The Wise County Courthouse is often compared to another J. Riely Gordon courthouse in nearby Ellis County. These two buildings are much alike and also distinctly different. Both are grand examples of Gordon’s cruciform plan and his use of the Romanesque Revival architectural style. Enjoy the images below and please read my short history of Wise County and the Wise County Courthouse.
The first known inhabitants of Wise County were probably Wichita Indians. When the Coronado expedition came through the area of present Decatur in 1540, there were several Indian villages between the Trinity and Red rivers. The history of white settlement in Wise County began with Sam Woody who moved to Deep Creek in 1854, and his original log cab remains as a historic site today in what is now Cooke County.
Wise County was officially established by The Texas Legislature on January 23, 1856 with land drawn mostly from Cooke County, and was named in honor of Henry A. Wise, a United States Congressman from Virginia who had supported the annexation of Texas. The location of the county seat of Wise County was selected by a county election and, although the town was originally named Taylorsville early town pioneer Colonel Absolam Bishop petitioned to change the town’s name to Decatur after becoming disappointed with President Zachary Taylor. Decatur remains the seat of Wise County government to the present.
The present courthouse is the forth constructed in the county. The third courthouse was destroyed by fire on January 8, 1895. The burning of the third courthouse set off a controversy over the location of the county seat. An election was held in November of 1895 to see if the new courthouse should be constructed at a new location. Voters confirmed by a wide margin that Decatur was to remain the county seat.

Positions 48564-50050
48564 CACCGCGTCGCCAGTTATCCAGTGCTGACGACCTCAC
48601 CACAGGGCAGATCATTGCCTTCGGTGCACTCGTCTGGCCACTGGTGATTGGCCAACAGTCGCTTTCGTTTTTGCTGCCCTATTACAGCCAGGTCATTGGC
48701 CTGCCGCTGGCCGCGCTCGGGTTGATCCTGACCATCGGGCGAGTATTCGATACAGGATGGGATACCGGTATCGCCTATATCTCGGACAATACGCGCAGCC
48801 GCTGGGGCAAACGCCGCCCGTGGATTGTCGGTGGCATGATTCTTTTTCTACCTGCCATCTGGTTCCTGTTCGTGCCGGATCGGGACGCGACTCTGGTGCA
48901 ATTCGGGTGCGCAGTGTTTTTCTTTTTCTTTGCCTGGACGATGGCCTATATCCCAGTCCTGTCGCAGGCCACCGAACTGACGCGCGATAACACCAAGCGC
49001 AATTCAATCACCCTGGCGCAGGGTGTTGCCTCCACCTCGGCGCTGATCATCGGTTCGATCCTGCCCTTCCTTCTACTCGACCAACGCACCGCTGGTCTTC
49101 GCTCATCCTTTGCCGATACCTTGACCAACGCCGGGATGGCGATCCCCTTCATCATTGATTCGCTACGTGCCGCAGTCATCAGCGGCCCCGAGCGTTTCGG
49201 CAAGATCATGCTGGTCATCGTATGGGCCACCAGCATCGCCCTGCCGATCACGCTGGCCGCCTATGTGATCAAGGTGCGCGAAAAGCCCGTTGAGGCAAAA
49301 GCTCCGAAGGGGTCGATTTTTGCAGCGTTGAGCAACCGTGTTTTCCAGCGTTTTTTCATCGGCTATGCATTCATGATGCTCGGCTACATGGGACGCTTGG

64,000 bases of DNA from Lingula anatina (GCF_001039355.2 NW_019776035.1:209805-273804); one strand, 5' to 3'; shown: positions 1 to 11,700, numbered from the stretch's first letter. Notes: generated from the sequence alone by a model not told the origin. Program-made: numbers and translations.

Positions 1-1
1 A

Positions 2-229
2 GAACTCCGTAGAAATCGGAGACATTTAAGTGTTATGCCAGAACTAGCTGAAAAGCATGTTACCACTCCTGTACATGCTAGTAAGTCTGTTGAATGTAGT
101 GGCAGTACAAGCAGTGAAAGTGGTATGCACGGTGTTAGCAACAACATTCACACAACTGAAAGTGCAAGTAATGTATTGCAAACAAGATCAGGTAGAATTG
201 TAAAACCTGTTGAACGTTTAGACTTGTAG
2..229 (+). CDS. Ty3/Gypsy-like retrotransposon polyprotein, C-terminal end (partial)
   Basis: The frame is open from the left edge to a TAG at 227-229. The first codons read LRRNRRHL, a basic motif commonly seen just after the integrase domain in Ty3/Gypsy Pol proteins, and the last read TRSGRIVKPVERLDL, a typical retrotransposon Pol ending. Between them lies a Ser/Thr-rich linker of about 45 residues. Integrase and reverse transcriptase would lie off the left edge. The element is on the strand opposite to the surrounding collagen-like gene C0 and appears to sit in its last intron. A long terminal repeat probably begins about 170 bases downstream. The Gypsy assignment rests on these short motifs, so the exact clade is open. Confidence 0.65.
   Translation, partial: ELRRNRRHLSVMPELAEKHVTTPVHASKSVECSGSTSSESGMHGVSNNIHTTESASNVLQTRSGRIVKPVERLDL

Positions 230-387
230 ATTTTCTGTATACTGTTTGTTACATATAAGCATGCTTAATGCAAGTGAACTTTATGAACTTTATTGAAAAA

Plans for a courthouse were accepted from several architects, but on May 10, 1895 the contract was awarded to San Antonio architect J. Riely Gordon who agreed to also superintend the project for a fee of 5% of construction cost. The contract for construction was awarded to J.A. White who had the lowest bid of $95,000. Construction was to begin before June 1, 1895. In January of 1897, the building was completed and received by the commissioners court for a cost of about $110,000.
The Wise County Courthouse is one of several designed by architect J. Riely Gordon in Texas in the last years of the 19th century. This courthouse is often compared to the Ellis County Courthouse in Waxahachie Texas. Like that building, the Wise County Courthouse is based on the cruciform plan and the Romanesque Revival architectural style which were both used with great success by J. Riely Gordon in Texas.
Materials used on the courthouse exterior include Texas granite in two colors and terra cotta used extensively in the friezes, turrets and dormers. Marble wainscots, stone flooring of contrasting color tiles, and oak doors and trim accent the interior. A winding cast iron staircase in the building’s center provides access to the upper floors. Good natural ventilation and lighting are provided by a glass skylight.
The interior of the Wise County Courthouse was remodeled in 1960, but the exterior of the building still retains most of its original details. The building’s exterior was sandblasted several years ago in an effort to clean it up and modern plate glass windows and entrance doors were installed. These minor changes while not in keeping with the history of the building do little to detract from this charming old courthouse and the surrounding town square. Anyone who’s a fan of old Texas county courthouses or the architectural works of J. Riely Gordon should certainly consider a trip to come and see this grand old building.
101-1/2 N. Trinity
WISE COUNTY. The Handbook of Texas Online. http://www.tshaonline.org/handbook/online/articles/view/WW/hcw14.html, 2004.
Texas Historical Commission, Texas Historic Sites Atlas. http://atlas.thc.state.tx.us/, 2009.
Copyright © 2009 by Sam Fenstermacher
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